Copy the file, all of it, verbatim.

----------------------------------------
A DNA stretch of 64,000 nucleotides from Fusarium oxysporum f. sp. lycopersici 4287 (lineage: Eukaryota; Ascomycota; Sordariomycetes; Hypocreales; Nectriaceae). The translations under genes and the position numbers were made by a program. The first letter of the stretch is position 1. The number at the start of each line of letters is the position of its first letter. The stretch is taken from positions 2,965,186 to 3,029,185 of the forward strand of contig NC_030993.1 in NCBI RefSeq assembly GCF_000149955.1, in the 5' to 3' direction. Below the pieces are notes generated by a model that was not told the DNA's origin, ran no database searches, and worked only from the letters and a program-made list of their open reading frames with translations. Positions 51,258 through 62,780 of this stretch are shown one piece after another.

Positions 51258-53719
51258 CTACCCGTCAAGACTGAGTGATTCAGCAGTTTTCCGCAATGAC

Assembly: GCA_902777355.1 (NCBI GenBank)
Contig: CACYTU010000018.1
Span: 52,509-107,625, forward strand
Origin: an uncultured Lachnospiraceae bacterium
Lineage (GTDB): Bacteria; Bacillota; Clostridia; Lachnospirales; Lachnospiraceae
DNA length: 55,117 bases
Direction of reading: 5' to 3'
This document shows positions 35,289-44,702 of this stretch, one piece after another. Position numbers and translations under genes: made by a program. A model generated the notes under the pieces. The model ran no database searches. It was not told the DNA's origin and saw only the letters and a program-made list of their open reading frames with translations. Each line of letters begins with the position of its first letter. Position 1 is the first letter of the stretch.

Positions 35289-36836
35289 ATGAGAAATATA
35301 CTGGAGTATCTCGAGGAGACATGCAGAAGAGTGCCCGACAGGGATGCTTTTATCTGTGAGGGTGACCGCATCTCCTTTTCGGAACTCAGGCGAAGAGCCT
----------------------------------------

A DNA stretch of 64,000 nucleotides from Fusarium oxysporum f. sp. lycopersici 4287 (lineage: Eukaryota; Ascomycota; Sordariomycetes; Hypocreales; Nectriaceae). The translations under genes and the position numbers were made by a program. The first letter of the stretch is position 1. The number at the start of each line of letters is the position of its first letter. The stretch is taken from positions 2,965,186 to 3,029,185 of the forward strand of contig NC_030993.1 in NCBI RefSeq assembly GCF_000149955.1, in the 5' to 3' direction. Below the pieces are notes generated by a model that was not told the DNA's origin, ran no database searches, and worked only from the letters and a program-made list of their open reading frames with translations. Positions 51,258 through 62,780 of this stretch are shown one piece after another.

Positions 51258-53719
51258 CTACCCGTCAAGACTGAGTGATTCAGCAGTTTTCCGCAATGAC

Assembly: GCA_902777355.1 (NCBI GenBank)
Contig: CACYTU010000018.1
Span: 52,509-107,625, forward strand
Origin: an uncultured Lachnospiraceae bacterium
Lineage (GTDB): Bacteria; Bacillota; Clostridia; Lachnospirales; Lachnospiraceae
DNA length: 55,117 bases
Direction of reading: 5' to 3'
This document shows positions 35,289-44,702 of this stretch, one piece after another. Position numbers and translations under genes: made by a program. A model generated the notes under the pieces. The model ran no database searches. It was not told the DNA's origin and saw only the letters and a program-made list of their open reading frames with translations. Each line of letters begins with the position of its first letter. Position 1 is the first letter of the stretch.

Positions 35289-36836
35289 ATGAGAAATATA
35301 CTGGAGTATCTCGAGGAGACATGCAGAAGAGTGCCCGACAGGGATGCTTTTATCTGTGAGGGTGACCGCATCTCCTTTTCGGAACTCAGGCGAAGAGCCT